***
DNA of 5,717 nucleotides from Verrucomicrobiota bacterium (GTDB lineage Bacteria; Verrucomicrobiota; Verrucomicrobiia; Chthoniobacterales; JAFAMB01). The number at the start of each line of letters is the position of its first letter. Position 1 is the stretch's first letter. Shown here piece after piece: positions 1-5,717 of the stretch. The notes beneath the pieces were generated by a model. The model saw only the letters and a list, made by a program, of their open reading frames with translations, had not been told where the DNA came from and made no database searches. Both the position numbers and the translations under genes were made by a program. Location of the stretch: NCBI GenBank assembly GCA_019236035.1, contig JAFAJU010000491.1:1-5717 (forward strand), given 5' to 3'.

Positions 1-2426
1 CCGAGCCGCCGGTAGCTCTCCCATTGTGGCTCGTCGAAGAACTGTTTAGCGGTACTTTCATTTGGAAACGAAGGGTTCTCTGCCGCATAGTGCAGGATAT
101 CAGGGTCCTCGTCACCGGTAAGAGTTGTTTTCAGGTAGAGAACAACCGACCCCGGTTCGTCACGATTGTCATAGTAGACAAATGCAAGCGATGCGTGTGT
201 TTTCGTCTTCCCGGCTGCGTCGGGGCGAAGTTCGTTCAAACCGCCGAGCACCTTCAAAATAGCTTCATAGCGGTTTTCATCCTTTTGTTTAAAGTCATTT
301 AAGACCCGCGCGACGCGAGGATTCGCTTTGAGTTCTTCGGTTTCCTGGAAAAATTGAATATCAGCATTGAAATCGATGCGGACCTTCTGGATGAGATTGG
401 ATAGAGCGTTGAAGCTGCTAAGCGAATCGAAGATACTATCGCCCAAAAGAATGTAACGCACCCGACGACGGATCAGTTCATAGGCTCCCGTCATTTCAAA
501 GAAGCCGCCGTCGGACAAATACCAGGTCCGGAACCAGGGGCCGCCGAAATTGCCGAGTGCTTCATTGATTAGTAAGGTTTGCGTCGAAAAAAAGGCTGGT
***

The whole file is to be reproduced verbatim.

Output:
DNA of 5,717 nucleotides from Verrucomicrobiota bacterium (GTDB lineage Bacteria; Verrucomicrobiota; Verrucomicrobiia; Chthoniobacterales; JAFAMB01). The number at the start of each line of letters is the position of its first letter. Position 1 is the stretch's first letter. Shown here piece after piece: positions 1-5,717 of the stretch. The notes beneath the pieces were generated by a model. The model saw only the letters and a list, made by a program, of their open reading frames with translations, had not been told where the DNA came from and made no database searches. Both the position numbers and the translations under genes were made by a program. Location of the stretch: NCBI GenBank assembly GCA_019236035.1, contig JAFAJU010000491.1:1-5717 (forward strand), given 5' to 3'.

Positions 1-2426
1 CCGAGCCGCCGGTAGCTCTCCCATTGTGGCTCGTCGAAGAACTGTTTAGCGGTACTTTCATTTGGAAACGAAGGGTTCTCTGCCGCATAGTGCAGGATAT
101 CAGGGTCCTCGTCACCGGTAAGAGTTGTTTTCAGGTAGAGAACAACCGACCCCGGTTCGTCACGATTGTCATAGTAGACAAATGCAAGCGATGCGTGTGT
201 TTTCGTCTTCCCGGCTGCGTCGGGGCGAAGTTCGTTCAAACCGCCGAGCACCTTCAAAATAGCTTCATAGCGGTTTTCATCCTTTTGTTTAAAGTCATTT
301 AAGACCCGCGCGACGCGAGGATTCGCTTTGAGTTCTTCGGTTTCCTGGAAAAATTGAATATCAGCATTGAAATCGATGCGGACCTTCTGGATGAGATTGG
401 ATAGAGCGTTGAAGCTGCTAAGCGAATCGAAGATACTATCGCCCAAAAGAATGTAACGCACCCGACGACGGATCAGTTCATAGGCTCCCGTCATTTCAAA
501 GAAGCCGCCGTCGGACAAATACCAGGTCCGGAACCAGGGGCCGCCGAAATTGCCGAGTGCTTCATTGATTAGTAAGGTTTGCGTCGAAAAAAAGGCTGGT